Any money taken out of a company by a director, where it is not paid out as salary, dividends or expenses, constitutes a director's loan.
Loans over £10,000 should generally be approved by the shareholders.
Records must be kept for any money borrowed from a company (or lent to a company) - this is known as a 'director's loan account'. At the end of the financial year, any money owed to the company (or vice versa) must be included in the balance sheet as part of the annual accounts.
Tax may need to be paid on a director's loan. This depends on whether the director’s loan account is overdrawn (you owe the company) or in credit (the company owes you).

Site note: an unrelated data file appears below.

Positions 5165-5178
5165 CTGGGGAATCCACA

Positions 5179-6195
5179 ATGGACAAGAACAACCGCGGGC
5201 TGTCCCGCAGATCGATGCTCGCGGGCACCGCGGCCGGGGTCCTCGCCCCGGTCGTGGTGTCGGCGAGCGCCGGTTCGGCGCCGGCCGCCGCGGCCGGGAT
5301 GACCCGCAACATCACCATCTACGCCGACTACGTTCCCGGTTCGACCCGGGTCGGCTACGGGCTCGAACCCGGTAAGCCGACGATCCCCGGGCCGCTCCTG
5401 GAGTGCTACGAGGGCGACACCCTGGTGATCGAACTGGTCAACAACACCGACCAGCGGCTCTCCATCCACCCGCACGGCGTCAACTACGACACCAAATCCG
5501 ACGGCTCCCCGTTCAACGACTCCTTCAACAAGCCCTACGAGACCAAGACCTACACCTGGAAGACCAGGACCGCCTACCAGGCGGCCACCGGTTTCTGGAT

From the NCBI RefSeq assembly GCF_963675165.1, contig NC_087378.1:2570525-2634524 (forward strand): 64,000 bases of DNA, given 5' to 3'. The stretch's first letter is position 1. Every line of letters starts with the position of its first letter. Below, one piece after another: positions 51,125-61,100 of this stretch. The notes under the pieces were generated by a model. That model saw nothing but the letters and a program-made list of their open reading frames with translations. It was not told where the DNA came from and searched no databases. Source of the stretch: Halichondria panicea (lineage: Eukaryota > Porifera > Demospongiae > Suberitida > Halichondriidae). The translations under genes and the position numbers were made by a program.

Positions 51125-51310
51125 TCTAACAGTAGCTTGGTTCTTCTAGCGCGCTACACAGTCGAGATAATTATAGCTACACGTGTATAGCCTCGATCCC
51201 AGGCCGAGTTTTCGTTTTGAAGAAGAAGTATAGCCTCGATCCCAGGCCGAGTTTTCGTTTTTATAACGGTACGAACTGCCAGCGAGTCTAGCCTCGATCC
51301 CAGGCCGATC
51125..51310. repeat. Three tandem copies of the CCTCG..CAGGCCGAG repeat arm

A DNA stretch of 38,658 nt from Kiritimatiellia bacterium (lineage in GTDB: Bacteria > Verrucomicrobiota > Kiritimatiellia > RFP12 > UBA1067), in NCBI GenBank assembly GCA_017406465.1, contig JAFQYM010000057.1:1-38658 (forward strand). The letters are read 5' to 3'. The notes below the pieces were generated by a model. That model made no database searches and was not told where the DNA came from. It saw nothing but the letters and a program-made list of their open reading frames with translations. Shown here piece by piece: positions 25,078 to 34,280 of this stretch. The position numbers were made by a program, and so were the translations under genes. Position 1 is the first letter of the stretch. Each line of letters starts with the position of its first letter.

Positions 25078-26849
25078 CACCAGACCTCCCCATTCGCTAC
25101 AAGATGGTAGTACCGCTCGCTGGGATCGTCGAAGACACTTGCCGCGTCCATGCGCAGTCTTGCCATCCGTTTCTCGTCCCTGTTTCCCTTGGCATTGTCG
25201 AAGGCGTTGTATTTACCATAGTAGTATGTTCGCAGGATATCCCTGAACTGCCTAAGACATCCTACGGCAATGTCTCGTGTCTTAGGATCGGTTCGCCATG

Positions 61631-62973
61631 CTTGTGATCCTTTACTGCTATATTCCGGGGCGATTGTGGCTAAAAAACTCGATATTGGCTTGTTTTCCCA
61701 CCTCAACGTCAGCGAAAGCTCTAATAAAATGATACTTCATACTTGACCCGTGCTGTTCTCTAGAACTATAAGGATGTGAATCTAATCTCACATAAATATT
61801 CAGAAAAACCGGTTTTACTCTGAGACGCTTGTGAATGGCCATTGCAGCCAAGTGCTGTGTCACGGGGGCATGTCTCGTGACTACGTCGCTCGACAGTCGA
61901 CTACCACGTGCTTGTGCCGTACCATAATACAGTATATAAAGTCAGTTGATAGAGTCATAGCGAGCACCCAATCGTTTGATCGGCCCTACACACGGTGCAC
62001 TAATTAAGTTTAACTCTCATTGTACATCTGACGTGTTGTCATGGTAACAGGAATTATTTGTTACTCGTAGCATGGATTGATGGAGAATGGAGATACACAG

If you owe the company money you or your company may have to pay tax if you take a director’s loan. You may have extra tax responsibilities if:
the loan was more than £10,000
you paid your company interest on the loan below the official rate
If you lend your company money, the company will not pay corporation tax on this money you lent it. Any interest you charge your company on a loan counts as both a business expense for your company and personal income for you. You would need to report this income on your personal Self assessment tax return.
Your company must pay you the interest less income tax (at the basic rate of 20%) and report and pay the income tax every quarter using a CT61 form.